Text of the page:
“To succeed in life, you need three things: a wishbone, a funny bone and a backbone.”- Reba McIntire
The quote above kind of resonated with me because when you think about someone who wants to run an ultramarathon. The three things shes lists, are actually pretty essential. And my goodness, did I see a lot of wish bones, funny bones and backbones this past March.
In my 3+ years of this whole ‘distance running’ thing. I’ve met a lot of amazing people. Sprinters, 5k-ers, marathon maniacs and ultramarathoners. With my boyfriend being an avid ultramarathoner, some pretty amazing people have crossed my path. I don’t care what you say, there’s something really special about the ultra running community. Something a little bit different than other running communities. It takes a certain type of person and mind set to decide to run more than the 26.2.
My friend Leslie is one of those people.
The Backbone Trail is a 68 mile stretch through various state parks in the Santa Monica Mountains. Starting at Will Rodgers State Park in Santa Monica, it twists and turns all the way to the Ray Miller Trail at Point Mugu State Park in Malibu. It wasn’t until recently that the trail was re-opened and of course, someone jumped on the opportunity to do an ultra on this trail.
With both a 100 mile race and the 68 miler (110k), about 200 runners toed the line on that cool Saturday morning and took on the challenge; one of them being Leslie. It all started with a 3:30am wakeup call. We packed the car full of camping gear and set off to Santa Monica for the start. We didn’t know when we’d be home be we knew it was going to be a long day. When we arrived you could feel the excitement and nervousness. This was the inaugural race on this trail so no one really knew what to expect.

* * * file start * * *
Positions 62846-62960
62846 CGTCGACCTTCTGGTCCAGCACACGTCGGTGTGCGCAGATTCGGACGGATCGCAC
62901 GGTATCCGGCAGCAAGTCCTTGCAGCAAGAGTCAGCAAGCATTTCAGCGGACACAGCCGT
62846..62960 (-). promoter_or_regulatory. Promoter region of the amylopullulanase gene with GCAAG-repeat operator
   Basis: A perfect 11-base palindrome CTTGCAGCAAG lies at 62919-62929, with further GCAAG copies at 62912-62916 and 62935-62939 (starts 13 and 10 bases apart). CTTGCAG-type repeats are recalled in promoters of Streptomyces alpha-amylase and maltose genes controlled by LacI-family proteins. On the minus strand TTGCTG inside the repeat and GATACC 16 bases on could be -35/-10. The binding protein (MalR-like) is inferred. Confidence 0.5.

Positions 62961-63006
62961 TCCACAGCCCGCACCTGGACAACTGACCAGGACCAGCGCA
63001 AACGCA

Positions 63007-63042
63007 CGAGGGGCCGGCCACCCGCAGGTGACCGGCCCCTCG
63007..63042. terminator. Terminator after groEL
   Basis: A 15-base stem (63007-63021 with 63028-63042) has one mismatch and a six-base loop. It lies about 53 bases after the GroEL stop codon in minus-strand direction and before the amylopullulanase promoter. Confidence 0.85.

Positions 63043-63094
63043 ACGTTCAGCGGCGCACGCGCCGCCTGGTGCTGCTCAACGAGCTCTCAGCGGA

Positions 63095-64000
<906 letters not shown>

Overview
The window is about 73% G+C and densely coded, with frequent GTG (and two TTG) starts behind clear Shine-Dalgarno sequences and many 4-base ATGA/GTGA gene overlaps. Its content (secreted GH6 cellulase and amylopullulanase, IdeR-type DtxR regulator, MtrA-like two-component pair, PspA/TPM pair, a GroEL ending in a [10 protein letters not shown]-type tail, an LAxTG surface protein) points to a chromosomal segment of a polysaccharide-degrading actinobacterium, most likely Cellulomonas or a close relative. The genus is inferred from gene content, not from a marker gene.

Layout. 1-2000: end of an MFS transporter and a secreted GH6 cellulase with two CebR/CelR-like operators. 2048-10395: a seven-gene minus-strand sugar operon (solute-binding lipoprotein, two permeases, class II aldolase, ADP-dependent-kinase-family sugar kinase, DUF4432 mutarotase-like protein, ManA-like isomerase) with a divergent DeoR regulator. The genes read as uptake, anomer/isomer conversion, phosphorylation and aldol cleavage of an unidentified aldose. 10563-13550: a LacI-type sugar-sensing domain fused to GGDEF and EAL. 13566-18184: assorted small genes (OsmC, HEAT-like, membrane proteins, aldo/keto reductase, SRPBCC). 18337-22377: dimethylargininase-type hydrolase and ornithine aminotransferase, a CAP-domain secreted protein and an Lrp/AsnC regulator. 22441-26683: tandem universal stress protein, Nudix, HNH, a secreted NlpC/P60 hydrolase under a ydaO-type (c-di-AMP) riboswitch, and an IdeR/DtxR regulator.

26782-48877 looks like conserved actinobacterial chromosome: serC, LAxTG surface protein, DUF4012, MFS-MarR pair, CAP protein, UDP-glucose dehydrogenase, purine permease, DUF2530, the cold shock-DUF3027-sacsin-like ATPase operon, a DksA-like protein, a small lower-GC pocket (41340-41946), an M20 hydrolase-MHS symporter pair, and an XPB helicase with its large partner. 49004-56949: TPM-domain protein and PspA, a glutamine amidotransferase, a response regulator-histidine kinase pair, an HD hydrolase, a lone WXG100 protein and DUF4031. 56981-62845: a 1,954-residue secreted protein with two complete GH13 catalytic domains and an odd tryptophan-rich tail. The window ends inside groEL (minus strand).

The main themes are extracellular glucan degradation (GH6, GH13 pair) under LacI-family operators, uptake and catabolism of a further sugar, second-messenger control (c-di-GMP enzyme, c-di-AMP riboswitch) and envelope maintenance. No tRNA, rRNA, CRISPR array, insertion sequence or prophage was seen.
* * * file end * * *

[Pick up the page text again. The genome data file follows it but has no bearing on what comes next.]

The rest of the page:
After what felt like an hour long lecture from the RD, they race finally started. Beth, Leah and I watched Ultra Leslie start out on her 68 mile advenrure across the Santa Monica Mountains!
With Leslie off running, Beth, Leah and I packed up the car and headed out to our first aid station. Crew didn’t have access to every aid station during this race, so we had some time to kill before we would see Leslie.
We stopped quick for some coffee and food, and then headed into the mountains for the Mile 11 aid station at Trippet Ranch.
We grabbed everything we thought Leslie would need: food, ice, sunscreen etc. We wanted to be prepared for whatever she felt she needed.
Funny thing about crewing….
It’s a lot of waiting. A lot. You really only see your runner for maybe a few minutes at each aid station and those are still the only ones we’re allowed access to. I can’t complain though. Spending the entire day out in the mountains helping your friend complete a tough race and witnessing all the other runners do the same it not the worst thing to do on a Saturday.
Anyways. Leslie came running in like a champ into the aid station right around when we expected her and got her on her way.
Next stop? Mile 18 at the Stunt Road aid station!
This was by far, the aid station with THE BEST view. We drove up this winding mountain road and found ourselves parking on the side of this amazing ridge! Pacfic Ocean on one side and an amazing view of various mountain ranges on the other. See below:
Like I said, the view was bonkers. They even has a sign over on the mountains side indicating which mountains were which.
After we set up camp for a bit, I noticed the aid station was getting a little chaotic so I decided to jump in and help while we were waiting. While it wasn’t insanely hot that day, the sun was very prominent so I grabbed a bucket full of ice and some sponges and started wetting people down. Most loved it because it cooled them off but more because the cold water kinda shook them awake.